The transition from mortgaging individual properties to unsecured loans has been beneficial for BNL for several reasons. One benefit is the presence of an “accordion feature,” which allows BNL to increase the facility amount as the borrowing base increases. It is an easy way for the REIT to expand the existing loan facilities to meet its current capital needs without entering into a new debt instrument. BNL recently exercised the full accordion feature on its multibank unsecured credit facility which first closed in October 2012 and was recast in June 2014. The latest funding was completed in less than 30 days and positions BNL for robust acquisition activity in 2015. BNL’s six existing banks increased their commitment to the REIT by $185 million.
The covenant structure of unsecured loans is preferable to that of individual property mortgages. With mortgages, each property is subject to its own set of covenants. If a particular tenant has trouble paying its lease, it could negatively impact the covenants for that specific asset. The covenants on unsecured loans apply to the entire borrowing base. While BNL has had a very good track record with tenant performance and tenant defaults have not been a problem, the presence of covenants on a portfolio basis rather than a specific asset basis helps de-risk the REIT’s capital structure. In addition, this structure benefits the banks, too, as they are afforded better diversification of collateral because they have exposure to the entire portfolio at a low loan-to-value, rather than one-off assets.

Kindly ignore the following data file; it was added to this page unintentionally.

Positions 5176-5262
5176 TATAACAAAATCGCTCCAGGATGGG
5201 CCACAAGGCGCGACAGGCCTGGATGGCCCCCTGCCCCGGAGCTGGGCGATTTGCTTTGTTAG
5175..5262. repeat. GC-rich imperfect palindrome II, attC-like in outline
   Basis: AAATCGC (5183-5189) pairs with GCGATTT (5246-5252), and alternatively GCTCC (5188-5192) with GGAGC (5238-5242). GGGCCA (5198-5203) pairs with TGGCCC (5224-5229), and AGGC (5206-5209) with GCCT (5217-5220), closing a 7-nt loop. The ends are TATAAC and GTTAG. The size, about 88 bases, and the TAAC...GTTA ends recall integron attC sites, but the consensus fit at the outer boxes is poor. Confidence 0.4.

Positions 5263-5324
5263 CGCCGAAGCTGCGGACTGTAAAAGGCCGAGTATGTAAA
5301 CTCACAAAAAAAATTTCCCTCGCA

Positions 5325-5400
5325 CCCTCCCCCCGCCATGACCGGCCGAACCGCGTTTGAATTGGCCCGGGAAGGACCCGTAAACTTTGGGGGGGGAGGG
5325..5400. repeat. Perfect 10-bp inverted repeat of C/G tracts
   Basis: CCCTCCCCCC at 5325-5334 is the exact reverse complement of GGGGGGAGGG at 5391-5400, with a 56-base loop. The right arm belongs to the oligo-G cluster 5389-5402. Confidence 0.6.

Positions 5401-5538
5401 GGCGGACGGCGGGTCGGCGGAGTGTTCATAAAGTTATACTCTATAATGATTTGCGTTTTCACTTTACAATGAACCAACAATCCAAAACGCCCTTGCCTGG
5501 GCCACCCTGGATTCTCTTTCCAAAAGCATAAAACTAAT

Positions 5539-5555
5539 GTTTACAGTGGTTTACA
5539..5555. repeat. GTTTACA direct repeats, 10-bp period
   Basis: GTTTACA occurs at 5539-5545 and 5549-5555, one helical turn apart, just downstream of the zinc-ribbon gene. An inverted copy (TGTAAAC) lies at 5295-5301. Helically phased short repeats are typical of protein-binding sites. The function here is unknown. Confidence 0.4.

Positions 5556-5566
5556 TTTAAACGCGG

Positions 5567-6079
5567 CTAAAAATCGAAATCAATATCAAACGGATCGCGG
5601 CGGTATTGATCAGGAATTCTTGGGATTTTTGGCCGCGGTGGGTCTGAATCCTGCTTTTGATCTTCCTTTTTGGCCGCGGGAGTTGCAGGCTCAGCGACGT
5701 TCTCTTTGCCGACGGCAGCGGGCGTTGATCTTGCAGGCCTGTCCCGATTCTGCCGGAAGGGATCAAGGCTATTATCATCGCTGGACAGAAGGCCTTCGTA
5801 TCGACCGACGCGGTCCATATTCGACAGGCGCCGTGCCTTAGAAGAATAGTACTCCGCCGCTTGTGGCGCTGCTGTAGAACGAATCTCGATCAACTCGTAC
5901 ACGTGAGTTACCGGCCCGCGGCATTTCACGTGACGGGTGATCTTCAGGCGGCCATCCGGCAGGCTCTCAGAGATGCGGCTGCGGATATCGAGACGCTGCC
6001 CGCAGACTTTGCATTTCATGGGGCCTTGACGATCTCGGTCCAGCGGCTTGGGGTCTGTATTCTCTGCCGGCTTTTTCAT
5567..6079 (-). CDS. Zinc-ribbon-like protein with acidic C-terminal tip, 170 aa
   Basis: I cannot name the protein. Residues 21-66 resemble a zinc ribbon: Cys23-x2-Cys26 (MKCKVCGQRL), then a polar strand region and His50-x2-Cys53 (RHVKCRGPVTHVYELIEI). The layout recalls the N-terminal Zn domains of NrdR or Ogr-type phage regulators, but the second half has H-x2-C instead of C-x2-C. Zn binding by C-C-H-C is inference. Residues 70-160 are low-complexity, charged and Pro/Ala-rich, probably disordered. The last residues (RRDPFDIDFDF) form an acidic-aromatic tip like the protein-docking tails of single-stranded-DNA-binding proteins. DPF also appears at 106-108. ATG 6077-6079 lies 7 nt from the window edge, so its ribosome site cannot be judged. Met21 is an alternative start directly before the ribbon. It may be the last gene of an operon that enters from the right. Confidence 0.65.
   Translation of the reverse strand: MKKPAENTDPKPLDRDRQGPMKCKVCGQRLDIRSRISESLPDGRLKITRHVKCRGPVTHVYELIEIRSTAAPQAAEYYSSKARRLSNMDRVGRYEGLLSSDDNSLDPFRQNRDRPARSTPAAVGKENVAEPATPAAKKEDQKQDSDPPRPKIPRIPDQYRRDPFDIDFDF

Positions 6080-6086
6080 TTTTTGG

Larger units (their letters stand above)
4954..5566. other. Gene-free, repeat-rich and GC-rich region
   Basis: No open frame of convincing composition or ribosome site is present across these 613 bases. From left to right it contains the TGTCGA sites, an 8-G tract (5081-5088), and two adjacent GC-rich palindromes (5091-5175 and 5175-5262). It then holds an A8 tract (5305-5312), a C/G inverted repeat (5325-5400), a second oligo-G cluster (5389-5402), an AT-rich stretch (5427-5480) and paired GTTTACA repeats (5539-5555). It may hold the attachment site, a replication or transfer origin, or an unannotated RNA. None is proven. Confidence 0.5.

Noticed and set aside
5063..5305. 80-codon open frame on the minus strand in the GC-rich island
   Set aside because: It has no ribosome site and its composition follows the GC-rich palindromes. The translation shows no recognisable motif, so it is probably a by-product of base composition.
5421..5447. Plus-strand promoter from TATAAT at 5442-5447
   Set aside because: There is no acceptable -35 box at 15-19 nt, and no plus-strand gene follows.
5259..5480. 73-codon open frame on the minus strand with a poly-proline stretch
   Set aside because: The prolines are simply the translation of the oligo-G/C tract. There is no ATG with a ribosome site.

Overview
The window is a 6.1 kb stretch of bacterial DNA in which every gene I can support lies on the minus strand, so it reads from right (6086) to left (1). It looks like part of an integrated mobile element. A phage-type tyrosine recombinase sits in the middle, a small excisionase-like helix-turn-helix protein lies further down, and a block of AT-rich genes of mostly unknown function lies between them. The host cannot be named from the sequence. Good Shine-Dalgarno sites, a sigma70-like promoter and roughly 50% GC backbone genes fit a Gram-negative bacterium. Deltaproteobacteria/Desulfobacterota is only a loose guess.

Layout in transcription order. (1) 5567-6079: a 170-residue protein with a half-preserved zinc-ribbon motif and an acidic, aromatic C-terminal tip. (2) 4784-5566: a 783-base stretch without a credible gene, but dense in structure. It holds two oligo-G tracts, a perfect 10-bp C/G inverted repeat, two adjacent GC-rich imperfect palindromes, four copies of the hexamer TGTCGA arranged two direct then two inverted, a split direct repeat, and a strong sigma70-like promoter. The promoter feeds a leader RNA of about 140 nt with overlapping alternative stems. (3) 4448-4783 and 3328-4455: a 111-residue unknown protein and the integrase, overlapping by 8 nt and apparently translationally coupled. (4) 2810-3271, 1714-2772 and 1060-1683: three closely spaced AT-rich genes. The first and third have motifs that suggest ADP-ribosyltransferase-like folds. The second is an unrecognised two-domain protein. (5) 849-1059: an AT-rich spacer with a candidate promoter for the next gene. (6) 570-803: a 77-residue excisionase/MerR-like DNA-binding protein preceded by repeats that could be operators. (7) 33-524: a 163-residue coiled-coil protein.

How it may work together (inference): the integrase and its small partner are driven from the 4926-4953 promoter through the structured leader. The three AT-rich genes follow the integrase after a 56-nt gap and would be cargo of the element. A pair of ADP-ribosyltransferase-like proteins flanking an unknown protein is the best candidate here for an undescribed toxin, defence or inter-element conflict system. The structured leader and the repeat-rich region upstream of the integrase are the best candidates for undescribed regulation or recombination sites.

Another advantageous element of BNL’s current capital structure is the lack of prepayment penalties in the revolving credit facility and the term loans. Because the timing of acquisitions does not perfectly align with the inflow of equity capital, BNL can draw down on the revolver to make acquisitions and subsequently replenish it with equity and cash flows. If prudent, additional cash flows can be used to pay down the term loan without penalty, which serves to reduce overall leverage levels. This allows the REIT to manage its leverage and reduce borrowing and carry costs while preserving flexibility.
To further improve its capital structure, the REIT swaps the unsecured debt’s floating interest rates to fixed rates to mitigate interest rate risk and capture longer term fixed rates. BNL’s Acquisitions team executes deals at carefully diligenced and negotiated cap rates, based on the attributes of property and market conditions. Layering swaps with various maturities on the debt allows BNL to lock in desired spreads and to balance the overall portfolio’s average spread as rates change over time. It also mitigates the amount of interest rate exposure that BNL faces in any one year.
BNL’s capital structure is constantly evolving to meet the fund’s current needs in an efficient manner. BNL has recently crossed the $1 billion in assets under management mark, and an investment grade credit rating may not be far off, which would open up a whole new set of possibilities in terms of capital pricing and structure optimization.